Nearly a century before Descartes, Gómez Pereira published the
Antoniana Margarita with the purpose of demonstrating the thesis of animal automatism, among many other things. The author included in his book several proofs of animal insensitivity and an original model aimed at explaining animal behaviour in the grounds of a purely mechanical system. In this sense, Pereira's work represents a critical appraisal of the traditional scholastic theory of the animal mind, as well as one of the first efforts to develop this question in the field of empirical observation and physio¬logical knowledge. It is precisely for this reason that Gómez Pereira must be recognized as one of the most valuable thinkers of the Spanish Renaissance. The editors, García Valverde and Maxwell-Stuart, offer the first critical edition of the Latin text, a careful translation and an extensive study that contextualizes its content in the philosophy of the sixteenth century.
Hebrew Literature and the 1948 War: Essays on Philology and Responsibility is the first book-length study that examines the conspicuous absence of the Palestinian Nakba in modern Hebrew literature. Through a rigorous reading of canonical Hebrew literary texts, the author addresses the general failure of Hebrew literature to take responsibility for the Nakba. The book illustrates how the language of modern Hebrew poetry and fiction reflects symptoms of Israeli national violence, in which the literary language produces a picture of Palestine as an arena where the violent clash between the perpetrators and the victims takes place. In doing so, the author develops a new and critical paradigm for reflecting on the moral responsibility of literature and the ethics of reading. The book includes close readings of the works of Avot Yeshurun, S. Yizhar, Nathan Alterman, Yehuda Amichai, Yitzhak Laor, and Amos Oz, among others.
The Ethics and Religious Philosophy of Etty Hillesum contains the proceedings of the second international Etty Hillesum Congress at Ghent University in January 2014 and is a joint effort by fifteen Hillesum experts to shed new light on the life, works and vision of the Dutch Jewish writer Etty Hillesum (1914-1943), one of the victims of the Nazi-regime. Hillesum’s diaries and letters illustrate her heroic struggle to come to terms with her personal life in the context of the Holocaust. This volume revives Hillesum research with a comprehensive rereading of her texts. With the current rise of interest in peace studies, Judaism, the Holocaust, inter-religious dialogue, gender studies and mysticism, it is evident that this book will be invaluable to students and scholars in various disciplines.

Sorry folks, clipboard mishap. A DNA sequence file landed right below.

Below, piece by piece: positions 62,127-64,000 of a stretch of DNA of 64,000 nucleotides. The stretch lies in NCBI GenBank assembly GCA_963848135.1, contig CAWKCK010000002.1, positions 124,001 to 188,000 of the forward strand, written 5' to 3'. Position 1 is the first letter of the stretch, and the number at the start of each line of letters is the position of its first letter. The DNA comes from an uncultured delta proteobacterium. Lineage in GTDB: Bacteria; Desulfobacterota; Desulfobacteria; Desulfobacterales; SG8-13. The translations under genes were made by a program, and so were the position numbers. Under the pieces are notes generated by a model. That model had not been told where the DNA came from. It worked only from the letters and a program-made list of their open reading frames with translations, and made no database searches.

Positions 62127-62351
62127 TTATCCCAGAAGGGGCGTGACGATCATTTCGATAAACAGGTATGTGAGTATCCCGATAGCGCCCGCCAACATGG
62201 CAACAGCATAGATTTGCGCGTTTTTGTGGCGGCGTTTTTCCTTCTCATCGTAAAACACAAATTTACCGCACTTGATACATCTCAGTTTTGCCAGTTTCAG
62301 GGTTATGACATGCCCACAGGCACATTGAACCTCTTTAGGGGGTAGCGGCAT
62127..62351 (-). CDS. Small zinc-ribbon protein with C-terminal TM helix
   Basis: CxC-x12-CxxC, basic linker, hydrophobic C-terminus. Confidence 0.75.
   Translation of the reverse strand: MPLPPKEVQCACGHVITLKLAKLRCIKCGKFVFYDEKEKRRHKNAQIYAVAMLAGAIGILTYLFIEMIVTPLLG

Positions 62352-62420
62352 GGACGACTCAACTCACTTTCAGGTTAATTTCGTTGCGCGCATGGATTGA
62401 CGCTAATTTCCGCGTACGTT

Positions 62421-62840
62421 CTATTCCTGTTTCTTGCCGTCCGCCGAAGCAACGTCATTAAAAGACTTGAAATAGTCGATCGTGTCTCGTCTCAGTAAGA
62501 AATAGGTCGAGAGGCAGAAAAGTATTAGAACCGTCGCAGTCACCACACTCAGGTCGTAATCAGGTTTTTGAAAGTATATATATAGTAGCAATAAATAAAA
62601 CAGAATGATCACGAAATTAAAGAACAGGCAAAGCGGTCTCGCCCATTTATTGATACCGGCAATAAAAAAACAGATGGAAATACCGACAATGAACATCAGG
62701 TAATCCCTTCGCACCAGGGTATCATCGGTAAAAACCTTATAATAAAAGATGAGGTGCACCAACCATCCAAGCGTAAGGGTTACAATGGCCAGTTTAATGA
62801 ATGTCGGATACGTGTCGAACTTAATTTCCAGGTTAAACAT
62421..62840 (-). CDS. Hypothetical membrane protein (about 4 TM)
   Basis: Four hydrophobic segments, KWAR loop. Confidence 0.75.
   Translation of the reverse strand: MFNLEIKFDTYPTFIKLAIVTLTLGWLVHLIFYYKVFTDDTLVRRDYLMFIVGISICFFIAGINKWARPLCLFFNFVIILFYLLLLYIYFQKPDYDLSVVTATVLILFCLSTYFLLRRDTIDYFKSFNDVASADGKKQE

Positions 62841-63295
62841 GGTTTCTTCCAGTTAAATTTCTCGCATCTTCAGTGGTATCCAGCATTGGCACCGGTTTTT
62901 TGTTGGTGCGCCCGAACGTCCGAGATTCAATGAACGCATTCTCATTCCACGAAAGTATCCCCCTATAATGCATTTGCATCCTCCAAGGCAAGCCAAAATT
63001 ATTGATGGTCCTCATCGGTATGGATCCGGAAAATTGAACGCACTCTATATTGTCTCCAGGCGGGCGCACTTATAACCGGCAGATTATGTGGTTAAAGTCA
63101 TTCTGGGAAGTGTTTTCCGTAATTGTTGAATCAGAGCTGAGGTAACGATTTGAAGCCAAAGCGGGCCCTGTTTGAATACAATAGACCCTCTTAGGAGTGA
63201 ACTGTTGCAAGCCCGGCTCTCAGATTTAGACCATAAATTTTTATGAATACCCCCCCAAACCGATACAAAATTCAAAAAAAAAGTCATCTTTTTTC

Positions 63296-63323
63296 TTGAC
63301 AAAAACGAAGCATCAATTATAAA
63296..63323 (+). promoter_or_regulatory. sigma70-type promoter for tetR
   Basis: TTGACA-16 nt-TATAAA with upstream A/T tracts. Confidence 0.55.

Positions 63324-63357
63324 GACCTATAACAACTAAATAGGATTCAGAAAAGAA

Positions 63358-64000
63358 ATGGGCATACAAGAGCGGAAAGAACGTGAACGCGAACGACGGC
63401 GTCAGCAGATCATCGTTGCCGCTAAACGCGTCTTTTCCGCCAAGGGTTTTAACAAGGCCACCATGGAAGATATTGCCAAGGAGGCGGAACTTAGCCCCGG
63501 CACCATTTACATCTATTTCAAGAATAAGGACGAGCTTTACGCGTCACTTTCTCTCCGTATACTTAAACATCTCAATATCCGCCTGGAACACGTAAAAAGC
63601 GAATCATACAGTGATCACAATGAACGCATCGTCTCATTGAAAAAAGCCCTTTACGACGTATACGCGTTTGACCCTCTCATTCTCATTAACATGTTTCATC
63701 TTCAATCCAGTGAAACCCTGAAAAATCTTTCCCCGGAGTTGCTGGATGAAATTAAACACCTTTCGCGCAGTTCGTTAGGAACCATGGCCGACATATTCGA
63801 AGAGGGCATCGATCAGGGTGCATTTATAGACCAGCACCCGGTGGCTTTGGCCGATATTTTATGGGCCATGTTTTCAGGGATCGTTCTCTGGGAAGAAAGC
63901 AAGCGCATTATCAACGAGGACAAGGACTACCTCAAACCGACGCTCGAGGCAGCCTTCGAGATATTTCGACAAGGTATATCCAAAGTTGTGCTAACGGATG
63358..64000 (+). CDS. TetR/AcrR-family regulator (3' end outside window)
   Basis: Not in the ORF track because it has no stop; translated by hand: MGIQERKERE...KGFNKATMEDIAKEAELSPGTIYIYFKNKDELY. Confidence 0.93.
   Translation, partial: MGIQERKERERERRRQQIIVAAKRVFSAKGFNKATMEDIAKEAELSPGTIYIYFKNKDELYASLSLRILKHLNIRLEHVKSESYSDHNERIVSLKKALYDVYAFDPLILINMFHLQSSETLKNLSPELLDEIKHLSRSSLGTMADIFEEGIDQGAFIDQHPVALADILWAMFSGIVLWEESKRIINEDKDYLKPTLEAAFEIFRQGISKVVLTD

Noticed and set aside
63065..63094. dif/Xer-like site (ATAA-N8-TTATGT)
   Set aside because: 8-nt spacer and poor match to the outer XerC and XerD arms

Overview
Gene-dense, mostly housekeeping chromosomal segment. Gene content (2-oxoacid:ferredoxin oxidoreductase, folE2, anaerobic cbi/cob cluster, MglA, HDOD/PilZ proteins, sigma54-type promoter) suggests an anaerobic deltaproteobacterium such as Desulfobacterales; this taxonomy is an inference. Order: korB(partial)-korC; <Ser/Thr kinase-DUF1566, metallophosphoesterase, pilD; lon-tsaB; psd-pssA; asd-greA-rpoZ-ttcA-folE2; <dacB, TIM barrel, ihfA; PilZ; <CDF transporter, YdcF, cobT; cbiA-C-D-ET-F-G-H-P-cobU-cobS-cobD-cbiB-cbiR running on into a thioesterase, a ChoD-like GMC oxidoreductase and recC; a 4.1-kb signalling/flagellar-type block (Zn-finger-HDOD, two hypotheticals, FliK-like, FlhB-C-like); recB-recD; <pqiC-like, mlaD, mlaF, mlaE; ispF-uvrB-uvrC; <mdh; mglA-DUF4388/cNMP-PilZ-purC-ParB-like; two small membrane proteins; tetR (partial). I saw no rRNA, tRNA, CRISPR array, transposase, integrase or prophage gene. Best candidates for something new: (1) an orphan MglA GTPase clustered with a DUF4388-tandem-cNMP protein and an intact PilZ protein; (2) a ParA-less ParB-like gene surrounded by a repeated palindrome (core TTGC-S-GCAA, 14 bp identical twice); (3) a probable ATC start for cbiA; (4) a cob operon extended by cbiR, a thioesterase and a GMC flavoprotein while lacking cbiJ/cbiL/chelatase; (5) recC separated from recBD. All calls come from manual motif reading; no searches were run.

The culmination of Eliezer Schweid’s life-work as a Jewish intellectual historian, this five-volume work provides a comprehensive, interdisciplinary account of the major thinkers and movements in modern Jewish thought, in the context of general philosophy and Jewish social-political historical developments, with extensive primary source excerpts.
Volume Two, "The Birth of the Jewish Historical Studies and the Modern Jewish Religious Movements," discusses the major Jewish thinkers of central and eastern Europe before 1881, in connection with the movements they fostered: German-Jewish Wissenschaft (Zunz), Reform (Formstecher, Samuel Hirsch, Geiger), Neo-Orthodoxy (S. D. Luzzatto, Steinheim, Samson Raphael Hirsch), Positive-Historical (Frankel, Graetz), and Neo-Haredi (Kalischer, Malbim, Hayyim Volozhiner, Salanter). In addition, extensive attention is given to the thinkers of the east-European Haskalah, both earlier (Levinsohn, Rubin, Schorr, Mieses, Abraham Krochmal) and later proto-Zionist thinkers (Zweifel, Smolenskin, Pines, Lilienblum).
Beyond Faith: Belief, Morality and Memory in a Fifteenth-Century Judeo-Iberian Manuscript, Michelle M. Hamilton sheds light on the concerns of Jewish and converso readers of the generation before the Expulsion. Using a mid-fifteenth-century collection of Iberian vernacular literary, philosophical and religious texts (MS Parm. 2666) recorded in Hebrew characters as a lens, Hamilton explores how its compiler or compilers were forging a particular form of personal, individual religious belief, based not only on the Judeo-Andalusi philosophical tradition of medieval Iberia, but also on the Latinate humanism of late 14th and early 15th-century Europe. The form/s such expressions take reveal the contingent and specific engagement of learned Iberian Jews and
conversos with the larger Iberian, European and Arab Mediterranean cultures of the 15th-century.